Microplastics in human tissue samples: International study warns against drawing premature conclusions
The distribution of microplastics and nanoplastics in the environment, the potential of human exposure and particle uptake, and the absorption of these particles into tissues are topics that are being intensively researched worldwide.
An international research group of the EU project PlasticsFatE under the leadership of Prof. Dr. Christian Laforsch at the University of Bayreuth has evaluated international research literature on these issues. The results presented in the journal NanoImpact show that, concerning the risks for humans, the evidence is less certain than the broad spectrum of publications might suggest.
The project "Plastics Fate and Effects in the human body—PlasticsFatE," launched in April 2021, is among the first European research projects to systematically address the fate and effects of micro- and nanoplastics in the human body. These particles can be a few millimeters to a ten-thousandth of a millimeter in size.
A total of 27 universities, institutes and organizations from ten EU countries are involved in the project. Researchers from 11 member institutions in Germany, Italy, the Netherlands, Norway, Austria and Spain have joined forces for the study now published.
"First of all, we concentrated on the exposure pathways of humans to micro- and nanoplastics and the quantities at which the particles can enter humans. Furthermore, we reviewed the current literature on which natural defense mechanisms the particles would have to overcome to enter human tissues. Finally, we reviewed the studies reporting microplastic contamination of human tissues, which may pose a potential risk to human health.
"In evaluating the relevant publications, we paid particular attention to the scientific procedures that led to the published findings. Here, the description of the measures taken to avoid or monitor contamination during sample processing was often inadequately reported or left out altogether. Therefore, the reported results should be read and interpreted critically," says first author and Bayreuth doctoral student Anja Ramsperger (M.Sc.).
"Regarding the fate and resulting potential hazards of micro- and nanoplastics in humans, our study shows a differentiated picture. Which conclusions can be drawn from published results on the contamination of human tissues is often less clear than it seems at first glance when taking a closer look at the methods reported.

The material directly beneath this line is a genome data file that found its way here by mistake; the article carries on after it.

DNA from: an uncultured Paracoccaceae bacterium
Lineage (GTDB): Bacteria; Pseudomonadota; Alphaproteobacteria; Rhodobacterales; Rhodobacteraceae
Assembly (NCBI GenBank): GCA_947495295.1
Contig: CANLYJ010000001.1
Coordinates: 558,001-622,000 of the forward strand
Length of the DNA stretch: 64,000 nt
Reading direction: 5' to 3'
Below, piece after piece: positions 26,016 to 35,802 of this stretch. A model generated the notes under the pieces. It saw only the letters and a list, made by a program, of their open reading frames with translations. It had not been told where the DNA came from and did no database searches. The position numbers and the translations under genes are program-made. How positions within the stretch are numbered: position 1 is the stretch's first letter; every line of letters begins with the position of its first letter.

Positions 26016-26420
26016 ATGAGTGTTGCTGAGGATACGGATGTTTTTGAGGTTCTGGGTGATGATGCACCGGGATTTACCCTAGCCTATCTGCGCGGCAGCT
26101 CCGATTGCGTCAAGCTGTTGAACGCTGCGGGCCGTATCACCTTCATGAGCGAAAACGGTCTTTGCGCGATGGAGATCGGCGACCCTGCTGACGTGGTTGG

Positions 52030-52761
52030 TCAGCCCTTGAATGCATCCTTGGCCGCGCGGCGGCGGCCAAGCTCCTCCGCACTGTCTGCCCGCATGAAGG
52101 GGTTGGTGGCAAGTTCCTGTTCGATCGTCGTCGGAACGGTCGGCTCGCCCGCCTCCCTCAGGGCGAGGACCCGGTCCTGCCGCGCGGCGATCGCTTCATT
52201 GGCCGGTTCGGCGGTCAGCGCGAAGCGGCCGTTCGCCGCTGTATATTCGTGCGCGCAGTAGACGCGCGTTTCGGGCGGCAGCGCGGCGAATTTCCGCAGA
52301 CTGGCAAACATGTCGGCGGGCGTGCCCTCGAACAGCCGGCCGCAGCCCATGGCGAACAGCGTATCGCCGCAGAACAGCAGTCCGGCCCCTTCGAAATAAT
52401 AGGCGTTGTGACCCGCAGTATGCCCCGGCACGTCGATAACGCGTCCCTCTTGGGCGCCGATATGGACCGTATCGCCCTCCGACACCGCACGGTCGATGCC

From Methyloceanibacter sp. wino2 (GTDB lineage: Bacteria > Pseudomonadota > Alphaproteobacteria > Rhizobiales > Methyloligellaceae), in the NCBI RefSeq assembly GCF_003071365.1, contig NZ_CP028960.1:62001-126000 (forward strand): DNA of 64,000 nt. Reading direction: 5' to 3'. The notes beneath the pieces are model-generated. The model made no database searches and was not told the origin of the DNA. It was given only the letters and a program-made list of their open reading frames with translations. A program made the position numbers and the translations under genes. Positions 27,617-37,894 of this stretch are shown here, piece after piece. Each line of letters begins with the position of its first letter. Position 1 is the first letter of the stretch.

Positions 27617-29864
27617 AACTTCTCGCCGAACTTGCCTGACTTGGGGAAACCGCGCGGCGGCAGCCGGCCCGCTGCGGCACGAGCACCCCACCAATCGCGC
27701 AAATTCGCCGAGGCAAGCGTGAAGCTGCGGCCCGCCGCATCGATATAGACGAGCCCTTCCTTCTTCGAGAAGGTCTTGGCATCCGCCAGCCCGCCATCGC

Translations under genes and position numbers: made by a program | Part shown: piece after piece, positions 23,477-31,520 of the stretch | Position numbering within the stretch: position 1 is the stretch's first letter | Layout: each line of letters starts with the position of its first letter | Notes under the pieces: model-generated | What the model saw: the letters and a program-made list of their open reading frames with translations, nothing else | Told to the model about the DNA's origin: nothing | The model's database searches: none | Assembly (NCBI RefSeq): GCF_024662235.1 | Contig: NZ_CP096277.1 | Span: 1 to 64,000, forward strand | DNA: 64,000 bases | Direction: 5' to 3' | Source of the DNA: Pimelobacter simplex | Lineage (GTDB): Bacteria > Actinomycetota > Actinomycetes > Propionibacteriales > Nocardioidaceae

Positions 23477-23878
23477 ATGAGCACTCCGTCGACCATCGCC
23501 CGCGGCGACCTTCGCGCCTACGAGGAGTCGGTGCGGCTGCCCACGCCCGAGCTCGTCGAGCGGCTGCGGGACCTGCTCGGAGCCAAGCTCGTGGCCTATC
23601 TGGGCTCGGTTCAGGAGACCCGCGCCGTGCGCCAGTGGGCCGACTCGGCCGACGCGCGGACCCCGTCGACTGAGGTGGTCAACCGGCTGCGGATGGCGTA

"I agree with the recent report by the World Health Organization that the currently available data are still insufficient to perform a profound risk assessment of micro- and nanoplastics to human health," says Prof. Dr. Christian Laforsch, coordinator of the study and spokesperson of the DFG Collaborative Research Centre 1357 "Microplastics" at the University of Bayreuth.
Most scientific work on the movement of micro- and nanoplastics focuses on the size and shape of the particles. However, other properties, such as physico-chemical properties, can strongly influence the particles' effects. Many studies work with industrially manufactured particles, mainly polystyrene spheres. But the particles occurring in the environment have a huge variety of properties. There is a broad consensus in research that the smaller the particles, the more often they interact with human tissue and individual cells. Biological barriers play a decisive role here: they prevent larger particles from penetrating tissues.
However, the authors of the new study point out an inconsistency. In some human tissue samples, the described particle exceeds the particle sizes for potential tissue translocation. One plausible explanation would be the contamination of the samples during sample processing. In addition, the research literature reviewed contains numerous indications that measures for quality assurance and quality control of samples have been insufficiently implemented and described.
In its study, however, the "PlasticsFatE" team also summarizes several fundamental findings about which there is no longer any doubt today: In most regions of the world, people's everyday lives contain increasing amounts of micro- and nanoplastics. The particles can enter the body through drinking water, food, inhaled air and cosmetics. Micro- and nanoplastic particles are taken up by humans mainly through the respiratory and gastrointestinal tract.
"Both at the European level and in the recently extended SFB 1357 'Microplastics' at the University of Bayreuth, we will intensively investigate the interactions between microplastics and organisms in the upcoming years. We aim to obtain reliable hazard assessments from which effective risk reduction measures can be derived. In doing so, however, we have to reckon with the fact that there may be long-term consequences of environmental contamination by plastics which are only rudimentarily recognizable today," says Laforsch.
More information: Anja F.R.M. Ramsperger et al, Nano- and microplastics: a comprehensive review on their exposure routes, translocation, and fate in humans, NanoImpact (2022). DOI: 10.1016/j.impact.2022.100441
Provided by Bayreuth University